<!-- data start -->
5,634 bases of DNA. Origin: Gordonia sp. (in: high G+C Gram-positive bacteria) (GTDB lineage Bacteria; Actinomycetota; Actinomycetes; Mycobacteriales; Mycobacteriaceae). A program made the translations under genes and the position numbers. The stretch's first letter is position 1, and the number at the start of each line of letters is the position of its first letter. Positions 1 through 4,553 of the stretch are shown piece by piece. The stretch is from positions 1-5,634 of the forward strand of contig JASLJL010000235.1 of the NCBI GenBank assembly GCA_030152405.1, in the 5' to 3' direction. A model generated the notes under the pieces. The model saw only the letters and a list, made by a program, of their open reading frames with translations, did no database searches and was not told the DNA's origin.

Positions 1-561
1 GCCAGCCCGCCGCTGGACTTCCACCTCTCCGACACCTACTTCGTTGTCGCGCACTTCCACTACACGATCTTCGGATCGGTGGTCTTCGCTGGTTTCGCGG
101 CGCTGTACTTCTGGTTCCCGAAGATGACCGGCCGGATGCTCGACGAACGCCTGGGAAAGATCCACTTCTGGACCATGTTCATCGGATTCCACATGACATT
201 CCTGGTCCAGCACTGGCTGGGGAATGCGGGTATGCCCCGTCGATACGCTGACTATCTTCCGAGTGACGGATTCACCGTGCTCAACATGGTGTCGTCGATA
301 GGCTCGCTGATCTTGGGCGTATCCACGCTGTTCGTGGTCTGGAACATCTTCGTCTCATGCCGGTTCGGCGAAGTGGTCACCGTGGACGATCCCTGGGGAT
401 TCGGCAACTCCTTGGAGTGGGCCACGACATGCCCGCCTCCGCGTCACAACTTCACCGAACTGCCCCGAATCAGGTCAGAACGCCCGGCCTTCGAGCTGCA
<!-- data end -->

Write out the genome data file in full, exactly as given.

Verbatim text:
5,634 bases of DNA. Origin: Gordonia sp. (in: high G+C Gram-positive bacteria) (GTDB lineage Bacteria; Actinomycetota; Actinomycetes; Mycobacteriales; Mycobacteriaceae). A program made the translations under genes and the position numbers. The stretch's first letter is position 1, and the number at the start of each line of letters is the position of its first letter. Positions 1 through 4,553 of the stretch are shown piece by piece. The stretch is from positions 1-5,634 of the forward strand of contig JASLJL010000235.1 of the NCBI GenBank assembly GCA_030152405.1, in the 5' to 3' direction. A model generated the notes under the pieces. The model saw only the letters and a list, made by a program, of their open reading frames with translations, did no database searches and was not told the DNA's origin.

Positions 1-561
1 GCCAGCCCGCCGCTGGACTTCCACCTCTCCGACACCTACTTCGTTGTCGCGCACTTCCACTACACGATCTTCGGATCGGTGGTCTTCGCTGGTTTCGCGG
101 CGCTGTACTTCTGGTTCCCGAAGATGACCGGCCGGATGCTCGACGAACGCCTGGGAAAGATCCACTTCTGGACCATGTTCATCGGATTCCACATGACATT
201 CCTGGTCCAGCACTGGCTGGGGAATGCGGGTATGCCCCGTCGATACGCTGACTATCTTCCGAGTGACGGATTCACCGTGCTCAACATGGTGTCGTCGATA
301 GGCTCGCTGATCTTGGGCGTATCCACGCTGTTCGTGGTCTGGAACATCTTCGTCTCATGCCGGTTCGGCGAAGTGGTCACCGTGGACGATCCCTGGGGAT
401 TCGGCAACTCCTTGGAGTGGGCCACGACATGCCCGCCTCCGCGTCACAACTTCACCGAACTGCCCCGAATCAGGTCAGAACGCCCGGCCTTCGAGCTGCA